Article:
Crop Biotech Update

Increase in Maize Yield Results from Overexpression of Single Gene

November 6, 2019
Photo by ISAAA

Scientists recorded eight to ten percent more yield in the field by a new genetically modified (GM) corn after overexpressing a gene responsible for plant growth. The increase in yield is sustained whether the plant is exposed to optimal or poor growing conditions.

GM corn has been planted globally for the past 23 years, most of which are insect- and herbicide-resistant. Now, scientists at Corteva Agriscience are developing a new kind of GM corn as they try a new approach to improve its yield and yield stability. By changing the expression of a single maize gene, they can create a significant positive change in its grain yield trait,which is known to have complex genetics.

Specific genes have long been identified to work like switches for a plant's growth and yield. One gene, zmm28, is among a specific group the genes that play diverse roles in plant growth and development, including flower regulation and fruit ripening. zmm28 was specifically identified to turn on when corn plants begin to flower. The scientists binded this gene with a new promoter to control its activation, resulting to the gene being turned on earlier than expected, therefore boosting the gene's beneficial effects to the plant even after flowering. Their study proved that extending the expression of zmm28 changes the vegetative and reproductive growth parameters of maize leading to the plant's elevated plant carbon assimilation, nitrogen usage, and plant growth. These positive traits are associated with consistent increase in yield in the field.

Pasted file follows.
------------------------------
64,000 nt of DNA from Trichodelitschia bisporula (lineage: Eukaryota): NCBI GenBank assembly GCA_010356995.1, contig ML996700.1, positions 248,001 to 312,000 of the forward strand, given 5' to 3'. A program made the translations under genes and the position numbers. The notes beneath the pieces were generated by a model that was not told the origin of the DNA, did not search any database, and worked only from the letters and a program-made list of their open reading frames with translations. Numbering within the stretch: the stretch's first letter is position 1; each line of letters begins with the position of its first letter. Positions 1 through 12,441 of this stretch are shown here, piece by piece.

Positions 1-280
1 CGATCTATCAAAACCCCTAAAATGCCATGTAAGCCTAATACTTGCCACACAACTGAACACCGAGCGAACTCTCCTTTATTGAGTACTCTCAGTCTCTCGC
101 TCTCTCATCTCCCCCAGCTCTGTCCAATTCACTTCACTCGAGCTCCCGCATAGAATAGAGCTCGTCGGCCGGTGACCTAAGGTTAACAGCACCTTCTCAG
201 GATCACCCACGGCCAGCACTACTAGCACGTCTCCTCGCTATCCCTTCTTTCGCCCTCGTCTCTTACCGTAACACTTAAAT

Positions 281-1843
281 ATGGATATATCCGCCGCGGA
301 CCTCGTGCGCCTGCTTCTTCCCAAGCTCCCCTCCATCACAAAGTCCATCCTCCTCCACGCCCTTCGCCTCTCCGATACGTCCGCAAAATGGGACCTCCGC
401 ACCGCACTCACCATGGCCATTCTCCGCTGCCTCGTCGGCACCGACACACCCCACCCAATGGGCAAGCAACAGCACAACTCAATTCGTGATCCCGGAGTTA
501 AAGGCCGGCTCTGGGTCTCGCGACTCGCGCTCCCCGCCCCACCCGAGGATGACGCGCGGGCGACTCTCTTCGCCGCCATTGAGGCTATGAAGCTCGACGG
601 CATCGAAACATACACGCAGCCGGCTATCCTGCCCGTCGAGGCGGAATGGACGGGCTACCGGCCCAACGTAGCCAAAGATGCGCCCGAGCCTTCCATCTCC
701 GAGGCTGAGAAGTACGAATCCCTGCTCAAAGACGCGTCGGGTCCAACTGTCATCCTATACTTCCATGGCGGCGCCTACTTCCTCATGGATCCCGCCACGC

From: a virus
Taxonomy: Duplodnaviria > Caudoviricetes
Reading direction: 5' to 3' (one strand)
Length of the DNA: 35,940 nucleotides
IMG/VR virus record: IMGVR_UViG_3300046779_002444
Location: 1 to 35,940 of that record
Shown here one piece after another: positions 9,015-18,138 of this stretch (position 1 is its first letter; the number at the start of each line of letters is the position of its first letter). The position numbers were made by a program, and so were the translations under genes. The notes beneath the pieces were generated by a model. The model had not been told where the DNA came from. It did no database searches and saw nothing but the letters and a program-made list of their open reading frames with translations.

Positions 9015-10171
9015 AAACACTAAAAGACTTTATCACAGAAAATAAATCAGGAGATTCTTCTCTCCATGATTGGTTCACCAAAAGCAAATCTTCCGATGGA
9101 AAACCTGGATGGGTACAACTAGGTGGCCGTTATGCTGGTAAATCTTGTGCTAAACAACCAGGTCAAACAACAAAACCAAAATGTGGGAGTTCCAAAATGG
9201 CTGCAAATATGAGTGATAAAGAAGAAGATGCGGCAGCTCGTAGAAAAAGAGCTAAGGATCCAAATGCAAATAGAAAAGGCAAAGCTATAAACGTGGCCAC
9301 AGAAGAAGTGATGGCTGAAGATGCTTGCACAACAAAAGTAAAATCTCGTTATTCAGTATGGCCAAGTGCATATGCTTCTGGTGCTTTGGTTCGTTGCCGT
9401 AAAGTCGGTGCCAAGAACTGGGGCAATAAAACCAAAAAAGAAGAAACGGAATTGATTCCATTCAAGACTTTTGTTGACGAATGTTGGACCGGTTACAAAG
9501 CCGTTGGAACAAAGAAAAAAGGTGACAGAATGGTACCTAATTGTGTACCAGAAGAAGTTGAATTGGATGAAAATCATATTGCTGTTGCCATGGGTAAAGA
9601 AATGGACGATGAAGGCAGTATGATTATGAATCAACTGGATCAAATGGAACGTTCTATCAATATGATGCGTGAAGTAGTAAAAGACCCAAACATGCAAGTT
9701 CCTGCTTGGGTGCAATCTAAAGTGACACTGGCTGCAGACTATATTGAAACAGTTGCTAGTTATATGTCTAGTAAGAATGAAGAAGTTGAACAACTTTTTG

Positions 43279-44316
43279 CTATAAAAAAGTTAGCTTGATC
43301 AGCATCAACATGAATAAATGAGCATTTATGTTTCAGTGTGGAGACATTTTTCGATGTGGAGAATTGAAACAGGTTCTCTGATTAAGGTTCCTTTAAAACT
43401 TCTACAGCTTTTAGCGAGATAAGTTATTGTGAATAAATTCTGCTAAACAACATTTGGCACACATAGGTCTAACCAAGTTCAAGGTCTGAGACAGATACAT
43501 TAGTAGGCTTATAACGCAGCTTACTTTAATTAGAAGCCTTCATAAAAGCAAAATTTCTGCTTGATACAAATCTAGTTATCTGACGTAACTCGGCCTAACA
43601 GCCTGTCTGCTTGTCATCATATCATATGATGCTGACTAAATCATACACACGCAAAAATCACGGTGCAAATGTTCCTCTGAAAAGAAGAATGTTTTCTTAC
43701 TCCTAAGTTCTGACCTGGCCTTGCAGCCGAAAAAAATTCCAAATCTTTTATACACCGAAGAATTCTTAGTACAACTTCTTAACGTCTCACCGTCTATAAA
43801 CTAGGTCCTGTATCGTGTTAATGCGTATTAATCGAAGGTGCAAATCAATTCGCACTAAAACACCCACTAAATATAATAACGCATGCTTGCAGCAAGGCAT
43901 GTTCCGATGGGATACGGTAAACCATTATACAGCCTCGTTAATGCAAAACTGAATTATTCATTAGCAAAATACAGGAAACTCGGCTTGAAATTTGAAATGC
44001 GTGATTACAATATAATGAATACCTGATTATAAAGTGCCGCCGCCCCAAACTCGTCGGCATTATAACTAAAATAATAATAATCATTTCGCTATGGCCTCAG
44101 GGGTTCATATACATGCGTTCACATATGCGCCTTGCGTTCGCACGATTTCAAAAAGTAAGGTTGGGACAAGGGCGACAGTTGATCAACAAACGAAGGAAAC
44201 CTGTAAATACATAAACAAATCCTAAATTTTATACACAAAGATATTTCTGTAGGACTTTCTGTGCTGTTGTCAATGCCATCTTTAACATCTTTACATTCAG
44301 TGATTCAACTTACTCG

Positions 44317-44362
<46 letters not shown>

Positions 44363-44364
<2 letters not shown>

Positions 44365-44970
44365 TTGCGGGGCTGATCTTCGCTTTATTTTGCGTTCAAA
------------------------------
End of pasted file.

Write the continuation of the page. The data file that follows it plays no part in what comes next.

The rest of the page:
To date, commercialized GM hybrid corn are known to increase yield from 3% to 5% compared to conventional corn. The new GM corn with overexpressed zmm28 has shown to increase yield from 8% to 10% during the field trials conducted by the scientists. The development of GM crops that feature increase yield traits have long been viewed as a means to address the increasing demands of grain and food supply to sustain the growing global population while conserving the environment at the same time.

Find out more in PNAS.

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